Not surprisingly, the major broadcast network newscasts were out to lunch between Sunday morning and Monday morning about not one but three new stories detailing what the Minneapolis Star Tribune stated as “[n]ew investigative documents” that provide “fresh life to lingering questions about the marital history of Rep. Ilhan Omar and whether she once married a man — possibly her own brother — to skirt immigration laws.”



While YouTube has been panicking over one offended LGBT reporter, the platform’s overreaction has both sides outraged. YouTube announced a crackdown on Wednesday June 5 on videos promoting or glorifying racism and discrimination. However, in what appears to be the haphazard actions of a hastily deployed algorithm, even videos critiquing “hate speech” and conspiracy theories have been taken down or demonetized.



On Tuesday night, Politico Magazine senior writer Michael Grunwald seemed to have inadvertently auditioned for a role on former Vice President Joe Biden’s campaign by offering a hilarious defense in light of news first reported by our friend Peter Hasson at the Daily Caller News Foundation that Biden’s environmental proposal “used nearly identical language from other sources in at least five different passages.”



Social media companies appear to be tossing away their copies of SPLC’s bogus “hate map.” It took a while, but Facebook finally responded to the April 3 call from MRC president Brent Bozell and numerous other conservative leaders for the platform to cut ties with the Southern Poverty Law Center.



Facebook is subtly trying to discredit conservative media as “conspiracy theories” and it’s using Wikipedia to do it. The company’s latest policy update, “Expanding Our Fact-Checking Program,” included new details on how the platform planned to combat “misinformation.”



According to leaked documents obtained by the Daily Caller, Google does act upon its bias against conservatives in the most pernicious ways possible. Daily Caller reported on April 9, that Google described two different policies in those documents which, if broken, might lead the search engine to blacklist certain sites from search results.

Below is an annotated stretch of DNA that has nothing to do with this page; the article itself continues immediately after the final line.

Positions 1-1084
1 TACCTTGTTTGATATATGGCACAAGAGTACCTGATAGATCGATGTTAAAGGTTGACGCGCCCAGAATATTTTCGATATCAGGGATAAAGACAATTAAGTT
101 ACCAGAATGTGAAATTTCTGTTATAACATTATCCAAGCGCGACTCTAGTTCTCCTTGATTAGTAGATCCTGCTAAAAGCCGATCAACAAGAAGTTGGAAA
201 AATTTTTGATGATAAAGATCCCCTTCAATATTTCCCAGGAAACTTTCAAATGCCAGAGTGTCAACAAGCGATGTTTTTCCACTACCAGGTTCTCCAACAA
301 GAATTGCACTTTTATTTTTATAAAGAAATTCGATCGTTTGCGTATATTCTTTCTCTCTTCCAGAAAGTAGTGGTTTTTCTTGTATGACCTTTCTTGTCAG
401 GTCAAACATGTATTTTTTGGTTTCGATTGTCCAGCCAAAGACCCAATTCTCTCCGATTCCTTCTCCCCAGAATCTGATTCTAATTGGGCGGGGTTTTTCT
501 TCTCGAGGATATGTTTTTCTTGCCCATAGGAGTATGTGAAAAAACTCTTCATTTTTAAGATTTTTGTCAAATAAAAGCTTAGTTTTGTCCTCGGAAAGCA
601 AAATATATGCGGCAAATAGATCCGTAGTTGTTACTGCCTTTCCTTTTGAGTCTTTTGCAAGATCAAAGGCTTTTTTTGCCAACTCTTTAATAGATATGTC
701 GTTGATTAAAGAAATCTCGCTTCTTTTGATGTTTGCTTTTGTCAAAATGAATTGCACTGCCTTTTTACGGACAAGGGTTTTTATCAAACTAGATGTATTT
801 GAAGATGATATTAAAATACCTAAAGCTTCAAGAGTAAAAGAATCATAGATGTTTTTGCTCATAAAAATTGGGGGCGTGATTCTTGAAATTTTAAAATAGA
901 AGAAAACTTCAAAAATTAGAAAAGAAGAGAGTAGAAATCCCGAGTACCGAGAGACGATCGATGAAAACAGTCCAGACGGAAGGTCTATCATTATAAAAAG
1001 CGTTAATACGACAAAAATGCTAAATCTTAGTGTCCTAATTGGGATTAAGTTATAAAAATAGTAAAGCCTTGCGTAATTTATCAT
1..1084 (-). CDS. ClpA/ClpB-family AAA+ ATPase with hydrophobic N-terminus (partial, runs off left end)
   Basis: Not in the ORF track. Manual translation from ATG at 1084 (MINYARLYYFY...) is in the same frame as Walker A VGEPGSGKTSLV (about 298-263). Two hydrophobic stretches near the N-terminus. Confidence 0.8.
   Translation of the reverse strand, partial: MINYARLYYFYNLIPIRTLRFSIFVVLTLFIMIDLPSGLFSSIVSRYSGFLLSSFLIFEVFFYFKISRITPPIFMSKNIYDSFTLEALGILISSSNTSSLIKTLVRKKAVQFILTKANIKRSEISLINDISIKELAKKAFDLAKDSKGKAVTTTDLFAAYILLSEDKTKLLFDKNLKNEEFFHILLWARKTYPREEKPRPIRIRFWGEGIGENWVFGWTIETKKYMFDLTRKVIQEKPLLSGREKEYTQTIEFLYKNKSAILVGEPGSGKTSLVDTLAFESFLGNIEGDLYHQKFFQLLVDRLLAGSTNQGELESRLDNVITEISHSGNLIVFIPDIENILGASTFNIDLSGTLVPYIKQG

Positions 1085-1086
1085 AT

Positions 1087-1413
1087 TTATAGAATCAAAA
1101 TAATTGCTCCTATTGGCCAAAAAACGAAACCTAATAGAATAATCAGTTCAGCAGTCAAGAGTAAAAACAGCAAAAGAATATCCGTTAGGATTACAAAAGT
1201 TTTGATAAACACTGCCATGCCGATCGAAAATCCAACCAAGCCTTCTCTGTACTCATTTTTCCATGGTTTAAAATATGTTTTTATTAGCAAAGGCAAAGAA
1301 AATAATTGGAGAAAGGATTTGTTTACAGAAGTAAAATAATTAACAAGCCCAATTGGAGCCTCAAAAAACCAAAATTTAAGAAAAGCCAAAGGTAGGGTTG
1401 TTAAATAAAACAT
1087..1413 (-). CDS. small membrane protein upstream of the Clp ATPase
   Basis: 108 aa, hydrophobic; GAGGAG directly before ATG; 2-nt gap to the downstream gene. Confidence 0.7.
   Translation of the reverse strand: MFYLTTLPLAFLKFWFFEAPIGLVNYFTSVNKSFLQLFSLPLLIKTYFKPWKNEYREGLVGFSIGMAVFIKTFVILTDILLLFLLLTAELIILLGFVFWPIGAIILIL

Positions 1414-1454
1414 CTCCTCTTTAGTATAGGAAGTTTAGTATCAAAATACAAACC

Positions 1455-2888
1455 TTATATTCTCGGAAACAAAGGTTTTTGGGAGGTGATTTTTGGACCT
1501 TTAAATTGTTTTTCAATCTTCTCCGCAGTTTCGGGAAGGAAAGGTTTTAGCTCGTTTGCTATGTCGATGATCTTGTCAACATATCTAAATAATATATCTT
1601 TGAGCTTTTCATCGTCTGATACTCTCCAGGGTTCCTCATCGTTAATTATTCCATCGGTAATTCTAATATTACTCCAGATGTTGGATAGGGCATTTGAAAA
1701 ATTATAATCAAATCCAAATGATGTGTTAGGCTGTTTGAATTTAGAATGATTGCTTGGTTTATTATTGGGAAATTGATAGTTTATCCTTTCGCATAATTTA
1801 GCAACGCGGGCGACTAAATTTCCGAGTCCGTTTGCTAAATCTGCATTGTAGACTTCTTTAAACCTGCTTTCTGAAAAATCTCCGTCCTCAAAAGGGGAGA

Following the President's joint press conference Tuesday afternoon with his Brazilian counterpart, CNN chief White House correspondent and carnival barker Jim Acosta offered a lengthy diatribe and meltdown to the delight of his colleagues. In four-and-a-half minutes, Acosta attacked the Daily Caller for a “softball” question to the President, bashed Trump for spreading a “virus” around the world that the media has a liberal bias, and even suggested conservatives have a bigger media and social media influence than liberals.



This past weekend, conservative author Rod Dreher and Daily Caller reporter Jen Kerns’ articles were both censored on the site. "You are not allowed to say on Facebook that Jussie Smollett carried out a hate hoax,” Dreher tweeted on Sunday. He posted a screenshot of Facebook saying the article “goes against our Community Standards.” Facebook later lifted the ban, but free speech advocates are debating why it happened in the first place.



Henry Rogers of The Daily Caller recently tried to ask New Jersey Senator Bob Menendez, a Democrat, about the Green New Deal. Menendez responded by saying he wouldn’t answer questions from The Daily Caller and told Rogers “you’re trash” before threatening to “race to the Capitol Police” if Rogers refused to stop “harassing him.”  On The Ingraham Angle Thursday, guest host Tammy Bruce highlighted the media silence on this matter and contrasted it with their outrage when President Trump declares the media “the enemy of the people.”   



Who knew that sharing a public fact about a liberal politician could count as bullying? GOP spokeswoman Kayleigh McEnany tweeted on February 6 that she had been blocked from her Instagram account. It was not until the next day that Instagram noted the mistake it had made, due to public outcry from the Daily Caller and Breitbart, and restored McEnany’s account.

 



The schools and studies that are shaping technology’s approach to fake news and censorship are biased in favor of the left. A study released by the Massachusetts Institute of Technology opened with the premise that readers should be able to determine what fake news is and isn’t.



Left-wing academia attacks conservatives and conservative news for “fake news.” But their studies fall short of proving this theory. A new study found that “fake news was most concentrated among conservative voters.” Yet it highlighted 11 sources as “fake news” or “questionable” that constitutes a large part of conservative media